For many Latinos, discussing mental health issues still retains a strong and often negative stigma.
The National Alliance on Mental Illness (NAMI) emphasizes that mental illness is no different for Latinos than for any other racial or ethnic group. Common mental health disorders among Latinos are generalized anxiety disorder, major depression, posttraumatic stress disorder (PTSD) and alcoholism.
For many Latinos, a lack of access to mental health care resources means conditions go either untreated or undiagnosed.
Language barriers also prevent many from expressing their symptoms and/or concerns to their doctors.
In the city of Fresno, Calif., one group is looking to help remove some of these barriers.
The Consejo Project, part of the Department of Social Work Education at California State University, Fresno (Fresno State), trains social work students to serve Spanish-speaking children, teenagers, and youths and examine and work through the systemic barriers that limit the access of Latinos to mental and substance abuse services in the San Joaquin Valley.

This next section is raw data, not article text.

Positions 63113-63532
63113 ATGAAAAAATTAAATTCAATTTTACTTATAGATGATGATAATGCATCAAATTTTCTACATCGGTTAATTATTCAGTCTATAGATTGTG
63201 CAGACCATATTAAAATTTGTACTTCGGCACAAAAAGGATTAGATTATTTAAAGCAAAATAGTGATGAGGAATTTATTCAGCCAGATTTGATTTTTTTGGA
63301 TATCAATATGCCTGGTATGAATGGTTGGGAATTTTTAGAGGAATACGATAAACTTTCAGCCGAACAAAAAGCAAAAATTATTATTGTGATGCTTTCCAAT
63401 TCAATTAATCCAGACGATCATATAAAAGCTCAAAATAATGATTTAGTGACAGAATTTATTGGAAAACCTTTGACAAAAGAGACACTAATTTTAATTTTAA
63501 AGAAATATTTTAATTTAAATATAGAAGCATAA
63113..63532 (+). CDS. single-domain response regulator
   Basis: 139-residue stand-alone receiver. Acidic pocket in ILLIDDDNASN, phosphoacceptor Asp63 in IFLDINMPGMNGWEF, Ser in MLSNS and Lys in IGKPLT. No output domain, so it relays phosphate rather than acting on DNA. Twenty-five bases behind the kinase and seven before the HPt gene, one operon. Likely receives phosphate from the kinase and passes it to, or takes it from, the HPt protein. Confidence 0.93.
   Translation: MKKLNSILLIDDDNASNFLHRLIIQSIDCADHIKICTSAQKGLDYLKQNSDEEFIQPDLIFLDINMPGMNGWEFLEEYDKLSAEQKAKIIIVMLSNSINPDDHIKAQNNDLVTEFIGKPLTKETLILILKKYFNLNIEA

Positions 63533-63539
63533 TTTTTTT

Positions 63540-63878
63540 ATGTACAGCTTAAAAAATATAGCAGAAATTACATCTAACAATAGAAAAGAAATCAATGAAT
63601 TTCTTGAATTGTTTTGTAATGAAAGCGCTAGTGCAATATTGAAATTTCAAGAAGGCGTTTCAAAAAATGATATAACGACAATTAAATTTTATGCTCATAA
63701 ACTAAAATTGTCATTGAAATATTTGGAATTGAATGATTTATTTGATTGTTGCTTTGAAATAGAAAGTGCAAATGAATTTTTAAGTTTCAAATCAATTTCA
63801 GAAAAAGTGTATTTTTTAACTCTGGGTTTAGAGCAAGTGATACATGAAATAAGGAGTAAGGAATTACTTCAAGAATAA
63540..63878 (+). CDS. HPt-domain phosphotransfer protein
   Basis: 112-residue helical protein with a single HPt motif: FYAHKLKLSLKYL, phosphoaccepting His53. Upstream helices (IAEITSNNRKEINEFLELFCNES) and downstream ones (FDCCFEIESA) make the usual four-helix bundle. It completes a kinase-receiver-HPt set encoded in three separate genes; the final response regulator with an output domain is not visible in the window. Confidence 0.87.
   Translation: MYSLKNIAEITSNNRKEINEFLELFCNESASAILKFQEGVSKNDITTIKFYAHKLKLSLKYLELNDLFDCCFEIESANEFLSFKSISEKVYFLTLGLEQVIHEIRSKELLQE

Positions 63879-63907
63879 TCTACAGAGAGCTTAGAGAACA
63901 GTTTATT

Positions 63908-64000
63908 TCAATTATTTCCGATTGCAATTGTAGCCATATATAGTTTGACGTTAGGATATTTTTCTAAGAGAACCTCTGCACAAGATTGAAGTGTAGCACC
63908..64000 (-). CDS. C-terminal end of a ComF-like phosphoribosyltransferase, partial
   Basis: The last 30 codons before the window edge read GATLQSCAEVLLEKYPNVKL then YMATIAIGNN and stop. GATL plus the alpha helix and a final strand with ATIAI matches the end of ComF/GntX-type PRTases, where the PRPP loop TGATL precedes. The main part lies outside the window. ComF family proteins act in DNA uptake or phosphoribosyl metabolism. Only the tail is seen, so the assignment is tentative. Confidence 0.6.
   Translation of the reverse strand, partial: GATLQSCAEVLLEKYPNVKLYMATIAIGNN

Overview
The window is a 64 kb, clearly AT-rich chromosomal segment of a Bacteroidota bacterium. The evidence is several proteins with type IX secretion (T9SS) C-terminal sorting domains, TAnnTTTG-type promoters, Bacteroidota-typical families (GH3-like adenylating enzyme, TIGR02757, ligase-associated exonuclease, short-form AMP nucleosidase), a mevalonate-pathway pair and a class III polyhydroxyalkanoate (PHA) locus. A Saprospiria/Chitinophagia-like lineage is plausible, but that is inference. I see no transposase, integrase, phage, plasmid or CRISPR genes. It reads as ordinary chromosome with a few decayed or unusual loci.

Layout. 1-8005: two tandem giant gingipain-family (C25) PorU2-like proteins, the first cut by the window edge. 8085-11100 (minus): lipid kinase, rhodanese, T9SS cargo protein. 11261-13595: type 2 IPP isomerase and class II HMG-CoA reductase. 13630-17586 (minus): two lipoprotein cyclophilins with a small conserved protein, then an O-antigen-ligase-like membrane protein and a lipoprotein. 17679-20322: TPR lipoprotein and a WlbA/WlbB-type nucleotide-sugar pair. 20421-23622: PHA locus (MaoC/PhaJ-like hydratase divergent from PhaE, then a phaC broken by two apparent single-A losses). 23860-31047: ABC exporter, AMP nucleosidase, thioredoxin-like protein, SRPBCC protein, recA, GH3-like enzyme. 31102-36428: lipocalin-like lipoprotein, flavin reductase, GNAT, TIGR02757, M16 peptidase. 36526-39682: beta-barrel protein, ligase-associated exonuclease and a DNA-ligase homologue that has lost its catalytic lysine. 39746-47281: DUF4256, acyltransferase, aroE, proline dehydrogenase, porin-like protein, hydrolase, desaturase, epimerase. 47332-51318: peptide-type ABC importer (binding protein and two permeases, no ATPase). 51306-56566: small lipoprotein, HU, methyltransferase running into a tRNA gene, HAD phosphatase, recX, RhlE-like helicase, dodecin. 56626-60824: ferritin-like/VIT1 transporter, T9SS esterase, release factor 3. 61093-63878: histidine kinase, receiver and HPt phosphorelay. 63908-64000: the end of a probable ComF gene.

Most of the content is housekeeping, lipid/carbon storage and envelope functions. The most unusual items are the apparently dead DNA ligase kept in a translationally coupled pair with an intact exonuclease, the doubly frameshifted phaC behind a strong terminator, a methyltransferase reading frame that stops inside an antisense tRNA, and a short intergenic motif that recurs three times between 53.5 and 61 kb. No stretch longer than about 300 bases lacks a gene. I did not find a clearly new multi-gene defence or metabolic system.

“We discuss new strategies to improve service delivery as future clinicians,” said Diana Marín, a student in the program in an interview with Vida en el Valle. “[These] discussions include how the program can help break the stigma with Latino mental health.”
The goal of the program is two-fold: to examine and hopefully eliminate the mental health care barriers in the area and to increase the number of bilingual and bicultural behavioral health professionals in the area.
“The San Joaquín Valley has the worst emotional health in California,” said Dr. Irán Barrera of Fresno State. “Compared to other regions, (it is) not good emotional health as the other regions to put it in a different perspective. Latinos are one of the biggest minorities groups in the state, but one that is least to utilize mental health services compared to other groups.”
Salud Today has covered a variety of Latino mental health topics in the past. Some recent posts include: